Chiefs fans reflect on cutting class for 1970 Super Bowl parade, hope to relive history in 2020

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KANSAS CITY, Kan. -- As Chiefs Kingdom anxiously awaits Sunday's big game, two fans who are best friends are already thinking about celebrating a championship together. More so, they're hoping to relive a special Super Bowl memory from 1970.

Bette McGill and Geraldine Snapp now live 1,000 miles apart. However, the two have stayed best friends since meeting at Argentine School in KCK more than 50 years ago.

"If one of us thought of it, we both did it," McGill said.

A trip to the Chiefs Super Bowl parade in January 1970 was no exception.

"I liked to skip school, I did!  So this was a perfect reason do it too," Snapp said.

Geraldine's mom was all for it, and she even gave her a couple quarters to catch a bus downtown.  But Bette had to hatch a plan to tag along.

"I went in school, told them I was sick, met her at the bus stop," McGill said.

The friends said the atmosphere during the ticker-tape parade was one for the history books.

"Oh my gosh.  It was electric.  Electric.  It was awesome," Snapp said.

"It was crazy.  I mean, confetti was coming out of all the windows," McGill said. "Her mom said they had been using their shredders for three days just making paper, and it was coming out on our heads and on the ground."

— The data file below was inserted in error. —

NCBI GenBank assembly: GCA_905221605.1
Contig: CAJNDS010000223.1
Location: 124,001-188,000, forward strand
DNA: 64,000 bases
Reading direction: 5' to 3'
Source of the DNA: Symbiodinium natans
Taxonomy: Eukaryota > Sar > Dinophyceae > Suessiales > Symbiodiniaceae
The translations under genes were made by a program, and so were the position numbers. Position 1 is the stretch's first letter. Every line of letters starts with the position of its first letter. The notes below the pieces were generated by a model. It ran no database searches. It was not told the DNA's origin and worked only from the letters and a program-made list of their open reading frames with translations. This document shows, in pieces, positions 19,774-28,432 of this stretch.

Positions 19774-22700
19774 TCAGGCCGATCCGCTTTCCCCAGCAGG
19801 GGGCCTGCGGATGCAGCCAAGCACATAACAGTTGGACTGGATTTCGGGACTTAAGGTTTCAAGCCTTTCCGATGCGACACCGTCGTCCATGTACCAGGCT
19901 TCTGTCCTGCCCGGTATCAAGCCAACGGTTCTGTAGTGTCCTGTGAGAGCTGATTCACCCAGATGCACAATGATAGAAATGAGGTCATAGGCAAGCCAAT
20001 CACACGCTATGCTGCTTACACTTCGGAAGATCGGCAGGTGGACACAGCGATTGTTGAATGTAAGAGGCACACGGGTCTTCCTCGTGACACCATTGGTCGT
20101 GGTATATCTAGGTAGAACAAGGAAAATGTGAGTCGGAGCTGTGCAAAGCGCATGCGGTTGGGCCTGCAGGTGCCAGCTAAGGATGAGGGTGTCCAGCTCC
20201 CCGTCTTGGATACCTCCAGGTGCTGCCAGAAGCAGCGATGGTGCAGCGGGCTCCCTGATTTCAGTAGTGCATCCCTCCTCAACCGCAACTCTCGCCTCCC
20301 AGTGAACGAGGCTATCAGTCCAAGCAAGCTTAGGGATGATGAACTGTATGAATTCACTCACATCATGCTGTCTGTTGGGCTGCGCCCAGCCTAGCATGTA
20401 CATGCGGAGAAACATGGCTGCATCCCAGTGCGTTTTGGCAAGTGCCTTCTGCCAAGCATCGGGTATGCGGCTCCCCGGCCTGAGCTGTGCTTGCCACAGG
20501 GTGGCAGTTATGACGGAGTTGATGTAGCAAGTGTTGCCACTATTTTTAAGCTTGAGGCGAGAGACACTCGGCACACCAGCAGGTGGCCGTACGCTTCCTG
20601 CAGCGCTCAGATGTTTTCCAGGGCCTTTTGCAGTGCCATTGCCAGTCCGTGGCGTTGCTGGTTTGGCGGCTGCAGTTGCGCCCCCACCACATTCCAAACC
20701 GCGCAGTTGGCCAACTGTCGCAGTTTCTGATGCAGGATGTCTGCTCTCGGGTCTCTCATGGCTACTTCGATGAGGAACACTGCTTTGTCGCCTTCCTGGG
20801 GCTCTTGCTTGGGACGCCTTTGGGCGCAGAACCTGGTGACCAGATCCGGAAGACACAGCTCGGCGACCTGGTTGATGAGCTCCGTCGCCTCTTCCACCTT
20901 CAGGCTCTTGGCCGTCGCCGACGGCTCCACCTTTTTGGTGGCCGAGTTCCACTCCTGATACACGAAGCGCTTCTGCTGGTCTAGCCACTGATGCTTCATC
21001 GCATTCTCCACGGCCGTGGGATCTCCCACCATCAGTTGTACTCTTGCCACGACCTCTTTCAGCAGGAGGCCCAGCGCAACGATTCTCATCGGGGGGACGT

The girls thought their day of hooky was a hit. That was until a photo of them showed up in the Kansas City Star.

"We had no idea anybody even took our picture.  We thought we were scot-free for skipping school," McGill said.

The day the paper hit news stands, her parents spotted the photo of Bette and Geraldine splashed front and center of the special Chiefs sports edition.  Bette got grounded.

"Then we went to school, and we were in study hall, and the vice principal come down and put this in front of us and said, 'Do those girls look familiar?'" McGill said.

"We got kicked out! It was okay. It was worth it! We were the only kids from that school that did it," Snapp said.

Now, the best buds are already planning a reunion for another victory parade in Kansas City.

"Well, it makes me cry to think about it!  It'd be awesome," Snapp said.

But this time, Bette, who is a small business owner, doesn't have to worry about getting in trouble for playing hooky.

"I don't think my boss will fire me!  If I have to, I'll just retire!" McGill said.

And they have just one message for their boys in red.

"Go Chiefs!  Let's do this! Kick some butt! We'll take names later. Let's do this!" they said.

The friends are also even talking about a trip to Miami together.  They say if they can't get a hotel they'll sleep in the car just to rally for Chiefs kingdom.



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